Friday, April 17, 2009

the wonder of embryogenesis

As a graduate student studying developmental biology* I try to understand how certain processes happen in the zebrafish embryo. When I started graduate school I wanted to study the genetics of cancer. However I quickly realized that a majority of this type of research involves giving cancer to mice (this is an overly simplified view). I didn't want to spend several years killing and cutting up mice so I explored other options. The first time I looked at a chick embryo under the microscope, I was sure that this was what I wanted to study. Watching an embryo develop over time, from a clump of cells to a living thing with functional organs felt like I was getting a peak into something miraculous. The cells knew what to do, they were following some sort of internal program that made the embryo develop the same way everytime. I really wanted to know more about the program driving this development. Initially my project was studying chick embryos, but about a year and a half ago I switched over to zebrafish. Their embryos are transparent and the whole process can be observed. The video below shows the first 24 hours of zebrafish development.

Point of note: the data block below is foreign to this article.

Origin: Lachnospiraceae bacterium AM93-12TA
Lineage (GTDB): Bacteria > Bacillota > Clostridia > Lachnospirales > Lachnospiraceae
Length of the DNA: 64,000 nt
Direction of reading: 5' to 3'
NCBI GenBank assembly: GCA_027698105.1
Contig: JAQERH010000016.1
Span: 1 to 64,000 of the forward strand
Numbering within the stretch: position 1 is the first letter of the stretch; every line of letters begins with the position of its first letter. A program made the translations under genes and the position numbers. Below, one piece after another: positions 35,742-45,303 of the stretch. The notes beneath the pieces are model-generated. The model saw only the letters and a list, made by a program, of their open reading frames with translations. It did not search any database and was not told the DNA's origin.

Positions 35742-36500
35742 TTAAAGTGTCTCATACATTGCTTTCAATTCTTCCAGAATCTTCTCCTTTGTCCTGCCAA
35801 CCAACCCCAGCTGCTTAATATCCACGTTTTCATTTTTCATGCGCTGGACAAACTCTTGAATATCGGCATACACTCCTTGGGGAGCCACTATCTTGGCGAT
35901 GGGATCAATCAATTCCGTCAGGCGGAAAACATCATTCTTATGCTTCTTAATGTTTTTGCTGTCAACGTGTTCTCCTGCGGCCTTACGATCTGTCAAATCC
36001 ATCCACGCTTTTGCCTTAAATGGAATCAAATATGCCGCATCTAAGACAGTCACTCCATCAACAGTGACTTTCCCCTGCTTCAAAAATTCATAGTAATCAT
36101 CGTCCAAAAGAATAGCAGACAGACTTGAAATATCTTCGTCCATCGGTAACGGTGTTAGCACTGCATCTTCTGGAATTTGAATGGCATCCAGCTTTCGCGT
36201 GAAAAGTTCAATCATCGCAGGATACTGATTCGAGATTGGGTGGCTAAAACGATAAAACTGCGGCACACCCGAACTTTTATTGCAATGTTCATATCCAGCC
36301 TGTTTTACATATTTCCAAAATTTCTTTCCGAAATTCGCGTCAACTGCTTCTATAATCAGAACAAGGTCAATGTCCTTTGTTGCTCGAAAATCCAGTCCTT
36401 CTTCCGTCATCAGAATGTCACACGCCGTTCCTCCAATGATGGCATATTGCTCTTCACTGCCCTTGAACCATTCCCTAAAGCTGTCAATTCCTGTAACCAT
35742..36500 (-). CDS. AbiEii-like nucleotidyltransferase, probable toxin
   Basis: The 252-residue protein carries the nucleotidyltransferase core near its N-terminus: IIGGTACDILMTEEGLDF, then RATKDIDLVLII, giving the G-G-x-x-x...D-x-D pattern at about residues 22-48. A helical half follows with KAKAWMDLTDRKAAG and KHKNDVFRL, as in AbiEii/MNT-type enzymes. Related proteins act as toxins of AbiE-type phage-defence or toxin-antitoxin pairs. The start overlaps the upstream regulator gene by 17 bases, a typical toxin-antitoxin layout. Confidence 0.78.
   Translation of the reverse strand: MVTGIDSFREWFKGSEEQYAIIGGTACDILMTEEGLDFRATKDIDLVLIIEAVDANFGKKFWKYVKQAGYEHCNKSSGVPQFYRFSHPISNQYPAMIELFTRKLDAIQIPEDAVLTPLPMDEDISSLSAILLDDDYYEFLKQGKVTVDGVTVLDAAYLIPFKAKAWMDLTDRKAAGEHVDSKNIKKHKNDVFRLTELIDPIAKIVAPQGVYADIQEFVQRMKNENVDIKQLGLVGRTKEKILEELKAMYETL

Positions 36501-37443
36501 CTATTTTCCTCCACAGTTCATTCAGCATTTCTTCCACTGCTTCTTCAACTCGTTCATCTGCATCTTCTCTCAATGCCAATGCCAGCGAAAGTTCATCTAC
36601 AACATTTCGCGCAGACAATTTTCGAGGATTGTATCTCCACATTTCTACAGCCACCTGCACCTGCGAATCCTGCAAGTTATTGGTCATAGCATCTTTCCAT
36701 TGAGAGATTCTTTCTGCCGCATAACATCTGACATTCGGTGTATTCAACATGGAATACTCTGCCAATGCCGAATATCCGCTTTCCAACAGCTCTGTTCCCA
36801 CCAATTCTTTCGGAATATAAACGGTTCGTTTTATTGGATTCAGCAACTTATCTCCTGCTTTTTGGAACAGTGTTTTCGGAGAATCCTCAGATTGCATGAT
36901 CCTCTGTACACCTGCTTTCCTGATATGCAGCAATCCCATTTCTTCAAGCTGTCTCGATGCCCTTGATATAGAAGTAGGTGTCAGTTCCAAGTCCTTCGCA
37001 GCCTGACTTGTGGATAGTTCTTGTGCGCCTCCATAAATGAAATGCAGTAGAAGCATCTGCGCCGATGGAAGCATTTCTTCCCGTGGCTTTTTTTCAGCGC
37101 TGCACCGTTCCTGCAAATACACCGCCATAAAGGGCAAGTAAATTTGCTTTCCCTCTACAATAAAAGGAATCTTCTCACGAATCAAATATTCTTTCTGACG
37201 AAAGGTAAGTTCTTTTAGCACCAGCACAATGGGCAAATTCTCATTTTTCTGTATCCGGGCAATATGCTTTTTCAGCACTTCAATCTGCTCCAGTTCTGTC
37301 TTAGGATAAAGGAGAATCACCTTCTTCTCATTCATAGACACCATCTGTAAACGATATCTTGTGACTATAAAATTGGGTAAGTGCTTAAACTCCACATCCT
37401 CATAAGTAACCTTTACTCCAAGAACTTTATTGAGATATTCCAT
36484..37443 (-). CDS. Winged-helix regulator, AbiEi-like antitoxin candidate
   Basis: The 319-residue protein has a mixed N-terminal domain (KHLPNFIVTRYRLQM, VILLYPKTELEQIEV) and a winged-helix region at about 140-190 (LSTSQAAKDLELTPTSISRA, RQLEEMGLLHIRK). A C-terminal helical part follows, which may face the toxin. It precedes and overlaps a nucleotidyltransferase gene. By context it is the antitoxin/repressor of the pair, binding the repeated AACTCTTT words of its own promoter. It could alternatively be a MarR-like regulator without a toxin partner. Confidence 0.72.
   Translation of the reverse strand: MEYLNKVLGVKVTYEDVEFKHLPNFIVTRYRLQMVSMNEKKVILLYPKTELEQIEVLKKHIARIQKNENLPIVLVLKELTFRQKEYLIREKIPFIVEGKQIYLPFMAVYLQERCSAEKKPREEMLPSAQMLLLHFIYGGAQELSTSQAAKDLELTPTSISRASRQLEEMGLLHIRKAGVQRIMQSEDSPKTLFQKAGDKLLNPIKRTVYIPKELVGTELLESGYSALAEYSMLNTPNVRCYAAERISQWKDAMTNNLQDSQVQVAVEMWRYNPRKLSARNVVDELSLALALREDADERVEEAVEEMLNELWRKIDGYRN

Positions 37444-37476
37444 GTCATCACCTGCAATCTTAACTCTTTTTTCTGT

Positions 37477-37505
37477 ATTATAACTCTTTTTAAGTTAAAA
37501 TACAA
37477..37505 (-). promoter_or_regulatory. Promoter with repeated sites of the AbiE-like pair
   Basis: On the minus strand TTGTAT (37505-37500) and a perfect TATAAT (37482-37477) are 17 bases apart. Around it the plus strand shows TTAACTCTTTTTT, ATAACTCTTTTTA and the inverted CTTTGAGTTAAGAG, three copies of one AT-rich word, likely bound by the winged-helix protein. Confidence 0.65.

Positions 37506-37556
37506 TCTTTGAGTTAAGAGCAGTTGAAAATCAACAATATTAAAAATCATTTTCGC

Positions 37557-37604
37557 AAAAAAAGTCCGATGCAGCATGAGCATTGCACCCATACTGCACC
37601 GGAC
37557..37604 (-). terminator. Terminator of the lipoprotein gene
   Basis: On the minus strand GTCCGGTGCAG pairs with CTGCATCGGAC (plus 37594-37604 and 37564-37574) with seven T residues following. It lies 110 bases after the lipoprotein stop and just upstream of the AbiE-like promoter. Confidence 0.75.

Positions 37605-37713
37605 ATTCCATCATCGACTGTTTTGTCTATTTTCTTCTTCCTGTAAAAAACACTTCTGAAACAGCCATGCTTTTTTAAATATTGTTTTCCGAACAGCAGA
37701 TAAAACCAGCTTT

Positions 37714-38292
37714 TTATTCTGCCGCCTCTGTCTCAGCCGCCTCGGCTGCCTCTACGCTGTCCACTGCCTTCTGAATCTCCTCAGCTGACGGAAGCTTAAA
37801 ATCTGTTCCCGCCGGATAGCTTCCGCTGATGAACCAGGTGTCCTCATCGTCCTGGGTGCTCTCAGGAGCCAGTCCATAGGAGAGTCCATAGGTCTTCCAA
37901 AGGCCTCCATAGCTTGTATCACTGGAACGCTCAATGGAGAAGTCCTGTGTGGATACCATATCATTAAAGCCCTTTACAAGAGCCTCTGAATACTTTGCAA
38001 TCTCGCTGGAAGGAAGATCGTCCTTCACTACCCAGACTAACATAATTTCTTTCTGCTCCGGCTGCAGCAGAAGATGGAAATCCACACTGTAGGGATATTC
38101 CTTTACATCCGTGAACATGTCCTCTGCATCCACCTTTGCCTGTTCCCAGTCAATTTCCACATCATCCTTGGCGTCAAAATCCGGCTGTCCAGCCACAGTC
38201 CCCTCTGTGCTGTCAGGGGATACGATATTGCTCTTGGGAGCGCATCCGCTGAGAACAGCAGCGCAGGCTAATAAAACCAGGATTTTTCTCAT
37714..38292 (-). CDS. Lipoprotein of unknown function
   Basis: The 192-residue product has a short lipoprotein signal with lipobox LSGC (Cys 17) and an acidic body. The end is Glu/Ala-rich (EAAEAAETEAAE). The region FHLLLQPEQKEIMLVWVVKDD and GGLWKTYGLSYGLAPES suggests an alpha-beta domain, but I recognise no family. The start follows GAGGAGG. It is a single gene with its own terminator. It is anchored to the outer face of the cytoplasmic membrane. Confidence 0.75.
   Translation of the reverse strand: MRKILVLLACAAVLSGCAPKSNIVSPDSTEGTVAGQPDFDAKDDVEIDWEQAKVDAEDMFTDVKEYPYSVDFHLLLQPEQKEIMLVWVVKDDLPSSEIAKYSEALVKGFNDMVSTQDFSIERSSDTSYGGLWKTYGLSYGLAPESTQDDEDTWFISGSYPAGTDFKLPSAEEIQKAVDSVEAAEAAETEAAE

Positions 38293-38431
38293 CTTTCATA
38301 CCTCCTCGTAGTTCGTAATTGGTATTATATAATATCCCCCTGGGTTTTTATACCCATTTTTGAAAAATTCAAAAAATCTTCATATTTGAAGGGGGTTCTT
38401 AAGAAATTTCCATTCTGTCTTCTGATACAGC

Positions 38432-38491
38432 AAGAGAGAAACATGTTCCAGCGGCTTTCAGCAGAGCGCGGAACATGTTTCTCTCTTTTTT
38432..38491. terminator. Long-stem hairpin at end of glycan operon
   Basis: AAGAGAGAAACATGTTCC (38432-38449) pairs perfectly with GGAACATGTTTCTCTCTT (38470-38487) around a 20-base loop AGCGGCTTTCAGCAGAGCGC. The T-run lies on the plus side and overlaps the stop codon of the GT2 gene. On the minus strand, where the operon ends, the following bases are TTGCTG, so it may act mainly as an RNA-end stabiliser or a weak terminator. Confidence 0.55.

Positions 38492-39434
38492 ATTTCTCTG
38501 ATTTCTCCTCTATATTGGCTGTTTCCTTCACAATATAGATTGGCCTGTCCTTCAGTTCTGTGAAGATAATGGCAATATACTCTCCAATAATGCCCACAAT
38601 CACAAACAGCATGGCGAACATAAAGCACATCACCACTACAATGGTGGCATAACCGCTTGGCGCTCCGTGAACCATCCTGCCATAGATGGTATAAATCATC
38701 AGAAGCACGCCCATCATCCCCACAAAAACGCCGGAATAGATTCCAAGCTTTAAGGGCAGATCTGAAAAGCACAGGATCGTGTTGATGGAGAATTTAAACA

*developmental biology is the study of how a multicellular organism develops from its early immature form (embryo) into an adult. This is different from embryology, because developmental biology examines the molecular and genetic mechanisms that regulate the development of the embryo, while embryology looks at the structure and morphology of the developing embryo; it is based more on observation rather than experimentation.

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